The best games are those that evolve from the people who play them, I think. I may have mentioned how my (ex) sister-in-law introduced us to her version of Time's Up, in which the cards (slips of papers with sayings, names, etc) are created at the beginning of the game, by the players. When I saw the "real" Time's Up it was not near as interesting or fun.
Jan. 15th, 2016 03:42 pm (UTC)
I don't know the real game--now I want to find out about it. But yeah, things that are personally tailored have a unique charm.
Jan. 15th, 2016 09:21 am (UTC)
I love it! Looking at the sample cards, some of the non-pairings seem just as appropriate...

"I wish I could change your opinion of me" - "But at least you're our devil"

"Help us to revive this creature. Command him to burn the jungle and you'll rule the world." - "I have a good explanation for feeling as I do about the toxic jungle"...
Jan. 15th, 2016 03:43 pm (UTC)
I was thinking the same thing! When I was showing the cards to the ninja girl, who's currently in Japan (I was showing her via Facetime), we were mixing and matching in just that manner. It was fun.
Jan. 15th, 2016 01:22 pm (UTC)
Oh, I enjoyed hearing about that! And seeing cards!
Jan. 15th, 2016 03:44 pm (UTC)
Yay! Glad. Next entry I'll post some more of the pairs (text, not photos).

First I want to go look at your translation, though.
Jan. 15th, 2016 03:52 pm (UTC)
Jan. 15th, 2016 01:56 pm (UTC)
I love the idea ;o)
Jan. 15th, 2016 03:44 pm (UTC)
It would be a great thing to do with, e.g., The Princess Bride.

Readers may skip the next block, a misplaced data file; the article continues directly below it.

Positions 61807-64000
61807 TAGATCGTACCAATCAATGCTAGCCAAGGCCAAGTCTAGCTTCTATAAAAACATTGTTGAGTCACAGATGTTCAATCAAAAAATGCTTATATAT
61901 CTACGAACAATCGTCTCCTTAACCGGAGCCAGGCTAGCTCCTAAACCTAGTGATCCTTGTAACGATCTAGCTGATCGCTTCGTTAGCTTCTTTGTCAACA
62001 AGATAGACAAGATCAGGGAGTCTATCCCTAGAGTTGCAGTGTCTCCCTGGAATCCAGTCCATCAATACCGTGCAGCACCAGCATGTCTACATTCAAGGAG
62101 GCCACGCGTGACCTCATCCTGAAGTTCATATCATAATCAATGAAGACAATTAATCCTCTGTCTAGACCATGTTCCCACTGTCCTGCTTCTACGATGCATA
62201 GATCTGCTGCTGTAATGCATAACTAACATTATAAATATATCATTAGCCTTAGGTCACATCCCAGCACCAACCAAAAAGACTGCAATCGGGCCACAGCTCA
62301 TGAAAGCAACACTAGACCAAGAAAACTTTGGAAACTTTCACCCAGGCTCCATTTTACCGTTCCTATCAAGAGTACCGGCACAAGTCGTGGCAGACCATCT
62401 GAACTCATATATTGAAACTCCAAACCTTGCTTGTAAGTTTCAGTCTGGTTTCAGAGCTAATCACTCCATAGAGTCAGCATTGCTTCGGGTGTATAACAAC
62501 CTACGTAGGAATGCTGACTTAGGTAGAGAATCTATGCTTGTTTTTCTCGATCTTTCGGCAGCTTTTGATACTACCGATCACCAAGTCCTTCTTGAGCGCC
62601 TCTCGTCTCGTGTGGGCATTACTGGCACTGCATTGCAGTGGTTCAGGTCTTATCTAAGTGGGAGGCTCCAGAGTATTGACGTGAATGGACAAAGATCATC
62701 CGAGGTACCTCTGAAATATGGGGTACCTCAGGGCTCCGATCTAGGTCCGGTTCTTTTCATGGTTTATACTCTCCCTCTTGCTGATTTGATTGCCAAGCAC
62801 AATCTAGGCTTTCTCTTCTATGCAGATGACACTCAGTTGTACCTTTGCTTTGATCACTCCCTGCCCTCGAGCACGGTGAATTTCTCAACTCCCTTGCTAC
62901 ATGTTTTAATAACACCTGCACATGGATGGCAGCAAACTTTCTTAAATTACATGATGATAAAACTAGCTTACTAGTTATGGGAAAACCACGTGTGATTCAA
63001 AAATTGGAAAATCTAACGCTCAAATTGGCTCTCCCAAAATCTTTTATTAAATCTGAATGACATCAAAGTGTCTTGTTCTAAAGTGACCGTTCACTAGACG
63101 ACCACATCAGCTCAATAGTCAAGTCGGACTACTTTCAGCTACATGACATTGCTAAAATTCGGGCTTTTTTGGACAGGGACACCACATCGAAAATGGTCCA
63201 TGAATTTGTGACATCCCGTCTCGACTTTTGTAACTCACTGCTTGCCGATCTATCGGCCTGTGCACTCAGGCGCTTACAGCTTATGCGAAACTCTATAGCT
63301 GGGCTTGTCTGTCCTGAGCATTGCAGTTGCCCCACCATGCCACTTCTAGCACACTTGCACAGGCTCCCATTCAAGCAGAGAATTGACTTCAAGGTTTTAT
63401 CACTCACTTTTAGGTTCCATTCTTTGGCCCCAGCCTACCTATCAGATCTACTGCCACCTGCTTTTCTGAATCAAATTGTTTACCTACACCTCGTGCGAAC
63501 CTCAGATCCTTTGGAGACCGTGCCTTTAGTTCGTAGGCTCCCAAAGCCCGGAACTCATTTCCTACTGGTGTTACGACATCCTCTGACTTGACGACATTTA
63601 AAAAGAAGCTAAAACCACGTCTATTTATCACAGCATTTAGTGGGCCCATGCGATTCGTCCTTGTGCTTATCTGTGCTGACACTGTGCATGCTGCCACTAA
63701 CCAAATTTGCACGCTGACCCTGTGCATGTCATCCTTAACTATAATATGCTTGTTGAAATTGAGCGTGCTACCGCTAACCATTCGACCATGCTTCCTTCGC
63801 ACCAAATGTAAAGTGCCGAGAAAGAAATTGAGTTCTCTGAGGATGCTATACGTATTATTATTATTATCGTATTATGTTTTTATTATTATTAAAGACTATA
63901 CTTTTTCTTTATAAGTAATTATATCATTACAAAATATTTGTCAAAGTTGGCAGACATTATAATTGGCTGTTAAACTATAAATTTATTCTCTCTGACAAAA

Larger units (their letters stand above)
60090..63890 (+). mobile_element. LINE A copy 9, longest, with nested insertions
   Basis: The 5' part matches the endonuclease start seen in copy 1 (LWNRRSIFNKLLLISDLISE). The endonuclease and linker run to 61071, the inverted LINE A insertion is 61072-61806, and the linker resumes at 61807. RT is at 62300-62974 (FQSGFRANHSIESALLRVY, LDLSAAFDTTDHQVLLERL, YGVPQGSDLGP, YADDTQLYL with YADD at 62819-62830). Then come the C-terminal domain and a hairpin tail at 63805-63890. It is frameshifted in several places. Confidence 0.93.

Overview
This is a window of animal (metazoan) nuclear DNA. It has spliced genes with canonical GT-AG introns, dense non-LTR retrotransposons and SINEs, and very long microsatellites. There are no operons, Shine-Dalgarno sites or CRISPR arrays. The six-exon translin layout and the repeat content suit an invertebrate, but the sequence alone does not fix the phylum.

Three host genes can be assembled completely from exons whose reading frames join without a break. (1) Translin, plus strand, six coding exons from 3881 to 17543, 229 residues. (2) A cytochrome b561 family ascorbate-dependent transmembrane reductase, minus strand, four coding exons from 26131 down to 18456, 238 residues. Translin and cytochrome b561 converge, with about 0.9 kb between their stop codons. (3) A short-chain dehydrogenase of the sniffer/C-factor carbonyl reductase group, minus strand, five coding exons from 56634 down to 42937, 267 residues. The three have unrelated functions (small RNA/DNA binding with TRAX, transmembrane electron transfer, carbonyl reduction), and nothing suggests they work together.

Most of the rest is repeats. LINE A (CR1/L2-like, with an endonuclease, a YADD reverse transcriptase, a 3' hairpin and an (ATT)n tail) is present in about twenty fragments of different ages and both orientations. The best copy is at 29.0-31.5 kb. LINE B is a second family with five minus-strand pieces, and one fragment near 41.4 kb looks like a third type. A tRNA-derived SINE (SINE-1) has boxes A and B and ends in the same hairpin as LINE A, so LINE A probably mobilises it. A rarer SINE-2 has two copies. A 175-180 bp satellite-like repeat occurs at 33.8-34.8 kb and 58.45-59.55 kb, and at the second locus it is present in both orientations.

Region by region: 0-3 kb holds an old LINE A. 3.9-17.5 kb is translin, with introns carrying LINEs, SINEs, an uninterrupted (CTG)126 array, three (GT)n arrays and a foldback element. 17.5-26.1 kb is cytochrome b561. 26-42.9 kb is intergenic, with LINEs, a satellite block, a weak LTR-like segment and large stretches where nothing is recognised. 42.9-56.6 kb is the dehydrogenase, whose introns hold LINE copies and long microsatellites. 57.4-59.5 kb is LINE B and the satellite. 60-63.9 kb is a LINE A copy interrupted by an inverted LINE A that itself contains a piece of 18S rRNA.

Jan. 15th, 2016 05:44 pm (UTC)
Galaxy Quest.
Jan. 15th, 2016 05:47 pm (UTC)
Jan. 15th, 2016 03:33 pm (UTC)
Heh. Good project.

(I have a set of the poetry cards. My Japanese neighbor wants to play sometime, but neither of us remembers enough of the original poems to get anywhere. More's the pity.)
Jan. 15th, 2016 03:46 pm (UTC)
Yeah, you really need to be fluent in whatever-it-is. I feel like you, in particular, could quickly get back up to speed on the hyakunin isshu, but it's hard when you have a delightful but completely time-consuming young one in your life.
Jan. 15th, 2016 06:03 pm (UTC)
Yeah -- studying even modern Japanese has fallen by the wayside for the moment. (As has origami :((( )
Jan. 15th, 2016 07:21 pm (UTC)
Heeee! I'd heard of the Japanese poetry game, but I love the idea of doing it with other shared quotational touchstones for a family or friends group.
Jan. 16th, 2016 01:29 pm (UTC)
It really could be done with anything that's got lots of good, memorable exchanges. It does need to be exchanges (or at least a quote that can be divided into two parts) to work, though.
Jan. 16th, 2016 02:23 pm (UTC)
I loved your post. It was totally comprehensible because so many families have shared jokes of some sort, though not all would lend themselves so well to that type of game.
Jan. 16th, 2016 03:56 pm (UTC)
I'm so glad! I like hearing about other people's family jokes, too.
Jan. 17th, 2016 12:20 am (UTC)
I’ve seen the poetry matching game on NHK. It was amazing to see the snatching speed of the top players.
You should make one for the X-Files too.
Scully: I called him Ahab and he called me Starbuck. So I named my dog Queequeg. It's funny, I just realised something.
Mulder: It's a bizarre name for a dog, huh?
Scully: No. How much you're like Ahab. You're so... consumed by your personal vengeance against life, whether it be its inherent cruelties or its mysteries, that everything takes on a warped significance to fit your megalomaniacal cosmology.
Mulder: Scully, are you coming on to me?

Jan. 17th, 2016 01:19 pm (UTC)
Hahaha--yes! The X-files certainly has enough consecutive lines of good dialogue/monologue to make it work.
Jan. 17th, 2016 09:35 am (UTC)
I think im going to steal "I have a good explanation for feeling as i do about the toxic jungle"! It will make no sense to anyone, but it's such a great line of bad dialogue and i feel it :)
Jan. 17th, 2016 01:18 pm (UTC)
Please do!! That's the exact spirit!

I wish I could play you that line of dialogue.
( 28 comments — Leave a comment )